Outboard of the inking section 110 is located an item support base 114 according to an embodiment of this invention. The item support base 114 supports the item to be decorated. In this illustrative embodiment, the item is an exemplary bag or case bag 120. The exemplary bag 120 is constructed from woven fabric, natural or imitation leather or any other acceptable material, and includes a central substrate 122 provided on a front face 124 of the bag 120, and secured to the face 124 by four elastic cords 126 that are anchored through grommets in the side of the bag. This substrate is described in the above-referenced co-pending U.S. Design Pat. application Ser. No. 29/182,660, the teachings of which are expressly incorporated herein by reference. In this embodiment, a pair of moving actuators 130 and 132 carry, respectively, an inking pad 134 and a printing pad 136. As described below, each actuator is capable of movement horizontally (double arrow 140) along the overhanging beam 104 and vertically (double arrow 142), perpendicular to the beam's direction of outboard extension from the pylon. In this example, the horizontal stroke of the actuators along the beam is adjustable between approximately 4 and 8 inches. The vertical stroke is adjustable to approximately 5 inches.
As will be described further below, an exemplary printing machine can be adapted to accommodate a multiplicity of colors, each typically provided as separate etched formation on the plate 112. In this instance, each etched formation on the plate 112 is inked by a separate (individually colored) section of an inking pad and, may printed by a separate portion of the printing pad 136. The horizontal stroke is adjusted so that the proper ink pad and printing pad locations strike the proper etched formation of the plate to generate the desired overall multi-color image.
With further reference to
Attached to the rear (inboard side) of item support plate 220 is an upright member 240 having, at its uppermost edge, a jig assembly 242. The jig assembly 242, according to this embodiment, is shown in further detail in
With further reference to
With reference now also to
Also with reference to
The exemplary printing process described further below relates to printing of a single-color decoration. However, the process to-be-described can be repeated so as to produce multi-colored decorations. Briefly, once a plate is exposed to a particular light pattern it is etched by rinsing it in a corrosive bath or wash. The bath or wash corrodes the areas that have been exposed to light because the photo-resist has undergone a chemical change in those areas so as to be susceptible to the etching solution. Alternatively, the photo-resist is not susceptible to decomposition in areas that have not been exposed to light. The decomposed areas become a well into which ink can be driven by the pad 134 for transfer to a smooth printing pad 136. This process is generally termed “offset” printing since the printed pattern is offset from the plate onto an intermediate pad 136 that performs the actual printing. As noted above, where multiple colors are printed, the movement of the printing pad 136 is programmed to strike each formation at the appropriate place, and in the appropriate order, so as to lift the desired ink pattern and transfer it to the substrate. Notwithstanding the foregoing description of a photo-etched plate, it is contemplated that any type of printing plate that permits transfer of ink selectively to a printing pad can be employed. Such plates can include plastic printing plates with a coating that becomes selectively ink-resistant and ink-attractive based upon to selective exposure to light, etc. The term's “photolithographic plate” and/or “printing plate” should, therefore, be taken broadly to include a variety of print-transfer plates that interact with an offset printing pad. Additionally, while an offset printing process is described herein, in an alternate embodiment, the printing formation can also be provided directly to an appropriate printing pad that is simply inked, and applied to the substrate so as to print the desired decoration in the manner of a stamp.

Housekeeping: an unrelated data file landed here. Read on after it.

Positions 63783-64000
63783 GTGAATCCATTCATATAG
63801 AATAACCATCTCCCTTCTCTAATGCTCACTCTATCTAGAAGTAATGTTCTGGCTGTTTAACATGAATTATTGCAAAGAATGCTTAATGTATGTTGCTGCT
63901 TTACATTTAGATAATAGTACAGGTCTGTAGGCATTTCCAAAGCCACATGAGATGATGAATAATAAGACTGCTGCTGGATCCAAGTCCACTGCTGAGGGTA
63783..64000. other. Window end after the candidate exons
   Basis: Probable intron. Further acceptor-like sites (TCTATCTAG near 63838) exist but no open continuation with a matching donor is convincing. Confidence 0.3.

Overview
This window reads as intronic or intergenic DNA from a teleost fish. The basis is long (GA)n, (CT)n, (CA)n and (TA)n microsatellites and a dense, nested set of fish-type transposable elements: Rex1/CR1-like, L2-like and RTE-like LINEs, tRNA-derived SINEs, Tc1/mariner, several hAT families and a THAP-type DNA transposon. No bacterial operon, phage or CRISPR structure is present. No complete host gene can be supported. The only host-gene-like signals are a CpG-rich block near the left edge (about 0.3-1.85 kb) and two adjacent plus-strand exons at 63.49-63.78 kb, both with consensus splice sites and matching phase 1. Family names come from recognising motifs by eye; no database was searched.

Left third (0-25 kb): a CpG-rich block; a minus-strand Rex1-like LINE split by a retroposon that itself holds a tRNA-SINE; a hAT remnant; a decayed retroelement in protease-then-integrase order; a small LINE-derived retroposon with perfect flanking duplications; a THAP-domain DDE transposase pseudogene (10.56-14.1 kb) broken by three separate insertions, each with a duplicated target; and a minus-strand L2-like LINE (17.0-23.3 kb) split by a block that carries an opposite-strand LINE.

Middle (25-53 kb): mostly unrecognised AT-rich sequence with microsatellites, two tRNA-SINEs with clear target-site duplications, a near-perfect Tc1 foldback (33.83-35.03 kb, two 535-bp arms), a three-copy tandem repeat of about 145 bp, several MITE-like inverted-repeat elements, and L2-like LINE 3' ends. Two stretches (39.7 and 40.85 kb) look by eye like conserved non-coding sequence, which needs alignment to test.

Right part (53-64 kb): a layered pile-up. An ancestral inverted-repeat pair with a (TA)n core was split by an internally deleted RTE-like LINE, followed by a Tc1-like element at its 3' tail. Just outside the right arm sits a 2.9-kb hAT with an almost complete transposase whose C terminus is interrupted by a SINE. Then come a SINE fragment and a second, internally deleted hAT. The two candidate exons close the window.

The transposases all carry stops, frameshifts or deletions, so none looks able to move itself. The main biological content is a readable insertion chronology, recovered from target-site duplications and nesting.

Having described an exemplary arrangement for a pad-printing device according to an embodiment of this invention, a procedure for pad-printing a substrate with an appropriate decoration will now be described in detail. Referring to
Having mounted the bag,
As noted generally above, the substrate generally consists of a rubberized polyvinylchloride with, typically, a matte or otherwise non-glossy surface. To this surface is provided an ink mixture suitable for such materials. These ink compositions are commercially available, and can consist mainly of the following compounds:
This composition includes appropriate pigments and is commercially known as ink type PGNT, available from Trans Tech America, Inc. of Carol Stream, Ill.
This ink can be combined with appropriate thinners and retarders. A commercially available thinner from Trans Tech America, Inc. is known as Thinner B and includes butyl acetate, xylenes, cyclohexanone and 1-methoxy propylacetate-2 in appropriate concentrations. Likewise, a commercially available retarder is known as Retarder TPD available from Trans Tech America, Inc. and includes 65–75% ethyldiglycolacetate along with 25–30% aromatic hydrocarbons.